King's Lynn Recording Studios

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Review of King's Lynn:

Kings Lynn Information:

Kings Lynn Location: Norfolk, Eastern England, Eastern England, UK.

Kings Lynn Postcode: PE30

Dialling Code for Kings Lynn: 01553

Kings Lynn Population: 42,800 (Census of 2011)

Kings Lynn Ordnance Survey Map Reference: TF62390

Originally called Lynn or Lin (and later as Bishop's Lynn), the busy market town and port of King's Lynn was at one time one of the more important ports in Britain. The town presently has a populace of roughly 43,000 and attracts quite a lot of sightseers, who go to absorb the historical past of this fascinating place and also to appreciate its various great points of interest and events. The name of the town (Lynn) in all probability stems from the Celtic for "pool or lake" and signifies the fact that the area was once covered by an extensive tidal lake.

The town of King's Lynn stands the bottom end of the Wash in West Norfolk, that giant chunk from England's east coast where in twelve fifteen, King John supposedly lost all his Crown Jewels. He had been treated to a feast by the burghers of Lynn (as it was called at this time), back then a prosperous port, but was scuppered by a nasty October high tide as he headed to the west over dangerous marshes in the direction of Newark and the treasures were lost and never to be found again. Soon after this, John died of a surfeit of lampreys (or peaches), dependant upon which account you believe. At present King's Lynn is a natural centre, the hub for trade between East Anglia and the Midlands, the railway terminus of the Ely, Cambridge, London main line, and the bridge which joins 'high' Norfolk extending toward Norwich to the east, and 'low' Norfolk, the flat fenlands and marshes to the south of the Wash.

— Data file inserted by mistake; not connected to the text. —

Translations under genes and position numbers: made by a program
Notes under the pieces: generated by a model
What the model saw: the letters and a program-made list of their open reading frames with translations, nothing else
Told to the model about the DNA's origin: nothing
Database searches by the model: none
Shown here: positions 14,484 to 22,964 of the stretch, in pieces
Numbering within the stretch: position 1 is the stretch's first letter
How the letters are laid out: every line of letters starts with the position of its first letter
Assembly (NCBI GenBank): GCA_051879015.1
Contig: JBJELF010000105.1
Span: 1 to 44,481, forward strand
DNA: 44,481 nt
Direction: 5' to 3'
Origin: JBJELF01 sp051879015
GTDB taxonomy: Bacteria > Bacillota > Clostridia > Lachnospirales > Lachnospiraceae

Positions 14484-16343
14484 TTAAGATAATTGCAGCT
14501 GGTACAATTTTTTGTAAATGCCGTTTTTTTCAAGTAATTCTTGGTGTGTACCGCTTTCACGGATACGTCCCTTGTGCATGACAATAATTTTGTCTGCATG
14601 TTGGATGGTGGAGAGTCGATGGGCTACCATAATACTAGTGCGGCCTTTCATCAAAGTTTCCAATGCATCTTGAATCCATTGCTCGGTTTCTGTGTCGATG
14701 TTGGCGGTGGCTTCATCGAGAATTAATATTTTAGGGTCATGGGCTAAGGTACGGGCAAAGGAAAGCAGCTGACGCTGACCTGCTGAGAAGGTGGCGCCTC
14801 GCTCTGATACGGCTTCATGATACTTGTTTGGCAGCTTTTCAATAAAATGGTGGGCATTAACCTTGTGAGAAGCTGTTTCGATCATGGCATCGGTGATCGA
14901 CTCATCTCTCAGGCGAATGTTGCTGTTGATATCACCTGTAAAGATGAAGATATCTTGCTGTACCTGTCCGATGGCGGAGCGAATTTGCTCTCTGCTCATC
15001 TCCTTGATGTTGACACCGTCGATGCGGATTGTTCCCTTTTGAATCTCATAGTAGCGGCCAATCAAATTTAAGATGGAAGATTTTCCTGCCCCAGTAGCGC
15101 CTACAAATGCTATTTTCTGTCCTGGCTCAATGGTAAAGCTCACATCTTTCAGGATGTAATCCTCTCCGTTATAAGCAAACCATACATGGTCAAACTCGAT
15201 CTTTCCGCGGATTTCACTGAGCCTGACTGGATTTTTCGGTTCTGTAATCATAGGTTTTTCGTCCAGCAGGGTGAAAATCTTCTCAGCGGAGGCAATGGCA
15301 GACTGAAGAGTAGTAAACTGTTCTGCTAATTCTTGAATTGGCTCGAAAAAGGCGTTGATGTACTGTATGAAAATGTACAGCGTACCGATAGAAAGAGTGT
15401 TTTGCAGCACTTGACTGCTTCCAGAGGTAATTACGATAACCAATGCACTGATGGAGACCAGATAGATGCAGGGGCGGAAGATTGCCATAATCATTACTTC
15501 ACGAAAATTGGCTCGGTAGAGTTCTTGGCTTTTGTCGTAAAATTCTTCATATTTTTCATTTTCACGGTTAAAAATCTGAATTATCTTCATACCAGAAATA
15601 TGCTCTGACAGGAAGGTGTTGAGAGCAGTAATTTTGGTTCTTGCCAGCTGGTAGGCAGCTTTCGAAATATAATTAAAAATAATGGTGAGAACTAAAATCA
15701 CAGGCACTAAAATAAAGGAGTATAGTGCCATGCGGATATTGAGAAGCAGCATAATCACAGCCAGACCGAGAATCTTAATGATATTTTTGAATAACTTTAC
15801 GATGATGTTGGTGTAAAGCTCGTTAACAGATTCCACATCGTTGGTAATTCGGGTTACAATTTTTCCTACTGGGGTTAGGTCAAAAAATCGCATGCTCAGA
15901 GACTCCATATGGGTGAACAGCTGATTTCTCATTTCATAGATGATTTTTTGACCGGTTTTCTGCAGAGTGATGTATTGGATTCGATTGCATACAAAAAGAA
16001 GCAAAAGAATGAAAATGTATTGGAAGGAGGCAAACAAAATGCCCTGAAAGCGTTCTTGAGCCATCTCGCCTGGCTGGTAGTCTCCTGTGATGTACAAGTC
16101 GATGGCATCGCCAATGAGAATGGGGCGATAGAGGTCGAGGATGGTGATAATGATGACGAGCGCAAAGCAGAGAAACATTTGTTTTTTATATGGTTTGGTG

Kings-lynn-river-great-ouseThe royal associations for King's Lynn tend to be more potent in today's times as compared to King John's rule. Several kilometres in the direction of the north-east you will find Sandringham, a prime tourist attraction and one of the Queen's exclusive estates. The town itself stands mostly on the east bank of the River Great Ouse estuary. A lot of the roads close to the river, particularly those around the the historic St Margaret's Church, are very much as they were several centuries ago.

If the town has a focal point it will be the ancient Tuesday Market Place , this is especially true in the recent past ever since the Corn Exchange has been developed into a key entertainment centre. Nearly all of the houses and buildings here are Victorian or earlier. These buildings include the outstanding Duke's Head Hotel, built in 1683, and a grade II listed building since 1951, the Corn Exchange (1854) and the Globe Hotel (originally erected in 1650).